Personality: February 2016
● By Aimee Cormier
Pastor John Newman
New Hope For Acadiana’s Underprivileged Youth
By Lisa Hanchey • Submitted Photos
Hailing from Rochester, N.Y., New Hope Community Development of Acadiana founder John Newman made his way to Acadiana through a divine route. While attending Bible College in Springfield, Mo., the pastoral minister met his wife, Kristine. After living in Kristine’s hometown of Davenport, Iowa for about 10 years, the couple served on the staff at a church in a small town between Milwaukee and Chicago.
Six years later, the two headed south to Louisiana, where they joined the staff of Trinity Bible Church, a casual, contemporary place of worship in Lafayette.
“We were looking for another place for ministry, and we found it in Lafayette,” he says.
Trinity Bible College was instrumental in starting a neighborhood ministry to work with the poor. After serving on Trinity’s staff for a brief period, Newman began volunteering for the ministry, with his wife and children joining him later. Eventually, this led to the couple’s founding of New Hope Community Development of Acadiana.
“We felt that God was leading us in that direction,” he reveals. “I felt that there was an underserved part of the community and I wanted to focus on ministering to the poor. It just really grabbed my attention, grabbed my heart. And, that’s something that my wife and I decided that we wanted to spend the last 10 or 15 years of our ministry doing in upper Lafayette.”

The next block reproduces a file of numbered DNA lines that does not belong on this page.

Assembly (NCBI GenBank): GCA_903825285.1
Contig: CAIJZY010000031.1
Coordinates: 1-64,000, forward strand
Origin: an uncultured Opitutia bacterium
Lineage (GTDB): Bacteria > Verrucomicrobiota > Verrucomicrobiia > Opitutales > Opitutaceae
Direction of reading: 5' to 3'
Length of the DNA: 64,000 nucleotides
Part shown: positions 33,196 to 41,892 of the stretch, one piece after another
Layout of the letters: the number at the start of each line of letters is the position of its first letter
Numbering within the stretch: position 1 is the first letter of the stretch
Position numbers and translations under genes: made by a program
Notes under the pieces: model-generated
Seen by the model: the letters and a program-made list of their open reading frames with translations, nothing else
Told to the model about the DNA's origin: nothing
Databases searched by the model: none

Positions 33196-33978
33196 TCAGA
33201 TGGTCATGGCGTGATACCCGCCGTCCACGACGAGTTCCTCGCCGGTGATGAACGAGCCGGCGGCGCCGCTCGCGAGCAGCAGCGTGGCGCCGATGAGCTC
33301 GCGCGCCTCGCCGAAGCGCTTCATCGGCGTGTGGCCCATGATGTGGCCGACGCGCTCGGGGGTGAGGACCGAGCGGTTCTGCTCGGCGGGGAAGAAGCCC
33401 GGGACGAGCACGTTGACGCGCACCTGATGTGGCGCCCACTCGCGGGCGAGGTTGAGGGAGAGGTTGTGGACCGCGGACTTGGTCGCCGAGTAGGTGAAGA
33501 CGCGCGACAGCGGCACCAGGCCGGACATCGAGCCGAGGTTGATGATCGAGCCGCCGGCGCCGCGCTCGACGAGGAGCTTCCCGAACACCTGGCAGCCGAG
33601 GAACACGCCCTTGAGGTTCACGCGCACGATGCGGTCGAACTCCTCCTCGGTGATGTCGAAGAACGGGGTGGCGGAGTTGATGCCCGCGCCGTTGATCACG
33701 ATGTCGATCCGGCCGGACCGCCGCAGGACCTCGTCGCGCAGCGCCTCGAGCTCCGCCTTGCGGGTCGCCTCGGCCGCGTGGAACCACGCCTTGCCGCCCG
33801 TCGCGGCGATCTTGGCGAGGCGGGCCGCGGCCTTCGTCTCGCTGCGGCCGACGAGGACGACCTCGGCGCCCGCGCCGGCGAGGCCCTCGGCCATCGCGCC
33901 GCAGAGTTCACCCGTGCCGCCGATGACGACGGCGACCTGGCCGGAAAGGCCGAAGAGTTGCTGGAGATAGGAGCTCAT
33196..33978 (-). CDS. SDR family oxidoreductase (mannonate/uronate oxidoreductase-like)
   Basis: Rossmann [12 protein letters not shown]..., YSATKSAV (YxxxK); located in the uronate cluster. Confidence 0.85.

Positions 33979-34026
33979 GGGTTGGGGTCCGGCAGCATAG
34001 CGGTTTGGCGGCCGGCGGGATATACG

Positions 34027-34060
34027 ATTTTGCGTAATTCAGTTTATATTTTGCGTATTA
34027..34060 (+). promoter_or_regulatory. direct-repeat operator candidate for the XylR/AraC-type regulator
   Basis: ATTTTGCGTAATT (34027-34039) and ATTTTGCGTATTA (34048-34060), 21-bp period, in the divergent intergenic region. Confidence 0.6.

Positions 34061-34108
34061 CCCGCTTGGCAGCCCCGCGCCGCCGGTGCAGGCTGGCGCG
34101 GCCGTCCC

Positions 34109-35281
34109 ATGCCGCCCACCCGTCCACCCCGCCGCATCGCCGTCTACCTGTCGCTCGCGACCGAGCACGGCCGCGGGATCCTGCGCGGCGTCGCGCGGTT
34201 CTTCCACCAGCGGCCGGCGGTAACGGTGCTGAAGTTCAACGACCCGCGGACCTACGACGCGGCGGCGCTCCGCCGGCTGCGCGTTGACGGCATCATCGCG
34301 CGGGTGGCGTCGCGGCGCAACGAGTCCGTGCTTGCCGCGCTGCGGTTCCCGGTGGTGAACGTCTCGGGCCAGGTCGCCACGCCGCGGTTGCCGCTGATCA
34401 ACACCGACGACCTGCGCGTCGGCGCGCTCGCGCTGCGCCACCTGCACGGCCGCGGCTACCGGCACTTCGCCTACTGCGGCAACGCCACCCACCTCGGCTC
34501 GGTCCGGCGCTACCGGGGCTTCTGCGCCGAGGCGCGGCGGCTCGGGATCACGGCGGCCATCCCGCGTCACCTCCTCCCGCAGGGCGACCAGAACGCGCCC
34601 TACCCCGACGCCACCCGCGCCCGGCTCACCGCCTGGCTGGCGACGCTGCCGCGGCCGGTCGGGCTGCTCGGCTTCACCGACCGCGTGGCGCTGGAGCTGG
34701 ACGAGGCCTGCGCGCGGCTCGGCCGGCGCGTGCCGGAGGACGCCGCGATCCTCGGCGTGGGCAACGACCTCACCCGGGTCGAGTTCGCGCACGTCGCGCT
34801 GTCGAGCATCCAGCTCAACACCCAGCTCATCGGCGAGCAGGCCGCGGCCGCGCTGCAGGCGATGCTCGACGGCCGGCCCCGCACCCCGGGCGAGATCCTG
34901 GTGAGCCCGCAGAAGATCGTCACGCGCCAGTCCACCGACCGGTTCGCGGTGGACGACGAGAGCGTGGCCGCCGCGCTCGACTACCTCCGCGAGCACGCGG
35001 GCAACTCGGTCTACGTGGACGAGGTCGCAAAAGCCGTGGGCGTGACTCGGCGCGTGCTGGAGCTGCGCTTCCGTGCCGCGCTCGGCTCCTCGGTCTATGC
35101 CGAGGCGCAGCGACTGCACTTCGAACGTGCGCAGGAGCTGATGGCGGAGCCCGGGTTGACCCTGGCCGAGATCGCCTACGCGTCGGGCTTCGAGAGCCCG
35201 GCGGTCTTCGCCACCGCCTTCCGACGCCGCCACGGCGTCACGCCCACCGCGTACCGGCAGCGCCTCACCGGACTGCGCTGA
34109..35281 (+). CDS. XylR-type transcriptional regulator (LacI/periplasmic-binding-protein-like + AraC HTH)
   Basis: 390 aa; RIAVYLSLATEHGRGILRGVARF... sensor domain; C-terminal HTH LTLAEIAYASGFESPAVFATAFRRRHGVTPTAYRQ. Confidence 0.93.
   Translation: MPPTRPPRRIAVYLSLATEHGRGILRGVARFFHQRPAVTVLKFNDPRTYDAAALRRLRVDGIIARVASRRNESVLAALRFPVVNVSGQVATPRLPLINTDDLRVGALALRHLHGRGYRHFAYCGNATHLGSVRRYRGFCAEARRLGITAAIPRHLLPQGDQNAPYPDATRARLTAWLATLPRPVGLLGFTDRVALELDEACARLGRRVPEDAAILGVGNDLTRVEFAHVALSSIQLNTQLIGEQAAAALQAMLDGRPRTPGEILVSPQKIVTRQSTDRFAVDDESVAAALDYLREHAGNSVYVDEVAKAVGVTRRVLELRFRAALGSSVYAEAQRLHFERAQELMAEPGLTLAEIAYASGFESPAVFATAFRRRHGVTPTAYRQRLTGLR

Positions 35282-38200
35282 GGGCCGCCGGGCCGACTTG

In June of 2011, the Newmans launched NHCDA at the J. Carlton James Activity Center located at 710 Aster Drive. This ministry serves a neighborhood of about 2,500 people in the area between Cameron and Willow streets, and west near University Avenue.
“We are a neighborhood ministry, so we work in only one neighborhood,” Newman explains. In this neighborhood, nearly half of the families live below the poverty line. “About 40 percent of those people live 50 percent below the poverty line,” Newman said.
According to Kids Count data center, 32 percent of children in Louisiana below age 5 grow up in poverty. In the most recent data from 2012 – prior to the oil and gas crisis – that number in Lafayette was 25 percent. But, in Newman’s neighborhood, that number is significantly higher.
New Hope ministers to children attending Westside Elementary School. A single parent or grandmother rears the majority of these kids. Because of their families’ income levels, most of these students come from low-income families.
“The last time I looked, about 90 percent of the kids there were on free or reduced lunch,” Newman notes. “Some of these children are being raised by two-parent families where both parents are working pretty hard. Older grandmothers are raising some of them, which is hard. I think we have more than half of these children being raised by single women/head of household, whether that be a mom or a grandma.”